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Re: krb5 library missing functions for collections

daemon@ATHENA.MIT.EDU (Charles Hedrick)
Mon Jul 22 16:11:31 2019

From: Charles Hedrick <hedrick@rutgers.edu>
To: Greg Hudson <ghudson@mit.edu>
Date: Mon, 22 Jul 2019 20:10:44 +0000
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In my opinion NFS actually works fine for realistic cases, once a couple of bugs are fixed and some other tools are put in place.

In real cases, the user logins in with a principal username@DOMAIN. That is always placed in the default collection defined in /etc/krb5.conf. At least for us, they may at times get additional credentials. I guess they could also change to a different collection. But they’ll always have their primary credential in the default collection unless they do something really silly. Our renew daemon will make sure it’s renewed as long as they have an active process (and it’s killed within 5 min after they logout).

The NFS mechanism wants a credential username@DOMAIN. I think that’s perfectly sensible. And in any real cases the user will have such a credential when they’re logged in, whatever other credentials he may also have.

GSSAPI by default will look through the default collection (I think also some other places).

The problem is that the code in rpc.gssd works as followers:

* get the default credential from the collection
* fail unless it’s username@DOMAIN

If you replace the initial step by code telling it explicitly to get username@DOMAIN then it works just fine, assuming that the user actually has such a credential. Which they will. GSSAPI is perfectly capable of looking for a specific credential if you tell it to. It’s just that the code doesn’t do it that way. To avoid building my own copy of rpc.gssd, I use a loadable library to interpose code around GSSAPI that supplies the right argument.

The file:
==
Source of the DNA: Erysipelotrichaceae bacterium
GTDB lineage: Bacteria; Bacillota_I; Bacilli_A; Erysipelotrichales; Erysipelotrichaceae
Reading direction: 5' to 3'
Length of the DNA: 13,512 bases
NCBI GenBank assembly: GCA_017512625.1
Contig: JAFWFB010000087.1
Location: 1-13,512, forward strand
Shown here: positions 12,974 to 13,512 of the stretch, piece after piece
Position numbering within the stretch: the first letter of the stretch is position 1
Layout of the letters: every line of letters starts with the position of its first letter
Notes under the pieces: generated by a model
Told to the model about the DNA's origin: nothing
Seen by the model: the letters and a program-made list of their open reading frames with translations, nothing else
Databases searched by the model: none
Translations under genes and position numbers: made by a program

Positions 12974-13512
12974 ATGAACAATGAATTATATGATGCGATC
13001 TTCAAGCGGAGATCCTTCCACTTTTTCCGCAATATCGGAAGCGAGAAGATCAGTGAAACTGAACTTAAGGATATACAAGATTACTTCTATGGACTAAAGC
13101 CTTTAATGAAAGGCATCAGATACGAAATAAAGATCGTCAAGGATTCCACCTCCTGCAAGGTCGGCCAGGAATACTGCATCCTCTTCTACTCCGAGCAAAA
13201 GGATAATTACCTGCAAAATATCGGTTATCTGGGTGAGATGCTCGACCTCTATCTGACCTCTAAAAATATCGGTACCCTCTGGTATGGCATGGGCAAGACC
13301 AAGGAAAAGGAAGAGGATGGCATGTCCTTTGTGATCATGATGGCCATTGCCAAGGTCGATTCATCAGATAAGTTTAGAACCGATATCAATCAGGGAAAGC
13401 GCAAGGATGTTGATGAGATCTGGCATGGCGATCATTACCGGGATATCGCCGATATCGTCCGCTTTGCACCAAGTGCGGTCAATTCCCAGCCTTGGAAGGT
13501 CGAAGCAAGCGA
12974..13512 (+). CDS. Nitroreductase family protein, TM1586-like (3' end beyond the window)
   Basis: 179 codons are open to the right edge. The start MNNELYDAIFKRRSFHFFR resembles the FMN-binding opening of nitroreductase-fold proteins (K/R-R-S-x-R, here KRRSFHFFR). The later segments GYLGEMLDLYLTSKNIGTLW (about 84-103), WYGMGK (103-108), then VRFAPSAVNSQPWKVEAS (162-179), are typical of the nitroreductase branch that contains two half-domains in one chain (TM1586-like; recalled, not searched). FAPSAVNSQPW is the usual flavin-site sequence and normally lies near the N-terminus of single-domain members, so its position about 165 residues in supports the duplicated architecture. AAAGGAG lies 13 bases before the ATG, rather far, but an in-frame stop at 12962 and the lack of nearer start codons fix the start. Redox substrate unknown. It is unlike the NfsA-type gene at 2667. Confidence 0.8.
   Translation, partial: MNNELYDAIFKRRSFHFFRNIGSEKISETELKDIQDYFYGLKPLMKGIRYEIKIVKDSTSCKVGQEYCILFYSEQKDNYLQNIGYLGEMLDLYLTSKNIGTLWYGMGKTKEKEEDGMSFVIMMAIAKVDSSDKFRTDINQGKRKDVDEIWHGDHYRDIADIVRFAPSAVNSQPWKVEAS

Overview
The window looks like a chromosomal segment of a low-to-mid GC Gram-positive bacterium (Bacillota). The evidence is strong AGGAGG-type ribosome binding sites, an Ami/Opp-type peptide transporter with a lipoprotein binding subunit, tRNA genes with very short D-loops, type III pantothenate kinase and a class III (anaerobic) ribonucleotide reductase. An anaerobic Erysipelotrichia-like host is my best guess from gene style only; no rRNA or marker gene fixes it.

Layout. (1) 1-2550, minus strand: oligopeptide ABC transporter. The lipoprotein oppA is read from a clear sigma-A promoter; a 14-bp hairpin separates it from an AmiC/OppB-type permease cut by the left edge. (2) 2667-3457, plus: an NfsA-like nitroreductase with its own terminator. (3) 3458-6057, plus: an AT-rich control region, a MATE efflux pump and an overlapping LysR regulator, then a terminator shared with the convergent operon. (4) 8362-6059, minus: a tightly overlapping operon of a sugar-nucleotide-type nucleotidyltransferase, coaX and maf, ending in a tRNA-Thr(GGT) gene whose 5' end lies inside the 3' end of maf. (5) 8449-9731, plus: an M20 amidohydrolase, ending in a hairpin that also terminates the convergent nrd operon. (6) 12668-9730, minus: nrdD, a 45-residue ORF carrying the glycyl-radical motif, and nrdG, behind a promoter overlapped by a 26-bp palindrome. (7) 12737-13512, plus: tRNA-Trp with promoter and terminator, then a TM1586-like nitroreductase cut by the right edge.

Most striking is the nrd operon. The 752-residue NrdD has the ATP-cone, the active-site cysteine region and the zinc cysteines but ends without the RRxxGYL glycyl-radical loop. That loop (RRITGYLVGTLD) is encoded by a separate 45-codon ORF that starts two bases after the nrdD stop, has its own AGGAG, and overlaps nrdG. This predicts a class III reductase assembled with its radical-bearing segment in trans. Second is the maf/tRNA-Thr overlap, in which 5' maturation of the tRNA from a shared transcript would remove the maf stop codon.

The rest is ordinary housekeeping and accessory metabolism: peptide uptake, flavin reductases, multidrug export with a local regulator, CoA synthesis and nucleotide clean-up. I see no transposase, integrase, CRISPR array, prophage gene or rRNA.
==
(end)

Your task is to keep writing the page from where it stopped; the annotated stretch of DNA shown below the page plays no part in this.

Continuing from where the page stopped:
The second case of interest is running cron jobs. In that case you will unfortunately have to trust root. It’s hard to imagine any way of running cron jobs that root couldn’t find a way to simulate. (well, actually there is. You could have a central cron server that ssh’s the command to the system. I think somebody does it that way. We might consider it.) So we allow users to register the fact that they trust root on a specific system. That fact is registered in LDAP. A pam module for cron does a kerberized call to a daemon on the KDC which verifies that root on that system is authorized, and returns a non-forwardable ticket for the user locked to that host’s IP(s). (It uses an MIT version of kimpersonate.) It is placed into a file in /tmp, which rpc.gssd checks if GSSAPI doesn’t find anything.

The third case of interest is sshd. Sshd for some reason insists on putting credentials in a /tmp file, even if the default ccname is set to a collection. rpc.gssd would find it there. But if the user knits with a different principal, it will overwrite the original. So we really want the login credentials to go into a collection. We have a pam module that normalizes the credential cache at login. If /etc/krb5.conf asks for KEYRING or KCM, and the cache is in /tmp, the pam module copies it to the right place and deletes the original.

I don’t have any issues with this. We did have lots of frustrations in the beginning. System staff would kinit to another principal to do administrative work and lose access to their files. Once we realized we needed the default ccname in /etc/krb5.conf to be a collection, and did these various fixes, things have worked fine.

Now if I could get the maintainers of rpc.gssd and sshd to take my fixes …

But really, to get transparent results you probably need our whole set of tools, since you’ll need the renew daemon, the stuff to generate credentials for cron, the pam modules, etc.

On Jul 22, 2019, at 3:22 PM, Greg Hudson <ghudson@mit.edu<mailto:ghudson@mit.edu>> wrote:

Taking a step back: I'm guessing the use case here includes NFS.  The
architecture of Linux NFS and of Kerberos ccaches have unfortunately
never fit together in a very satisfactory way.  The NFS userspace daemon
wants to know what credentials are available to a user, knowing only its
uid, while credential cache types are typically designed to provide
flexibly named containers, not necessarily restricted to a single place
per user or even restricted to use by one user.

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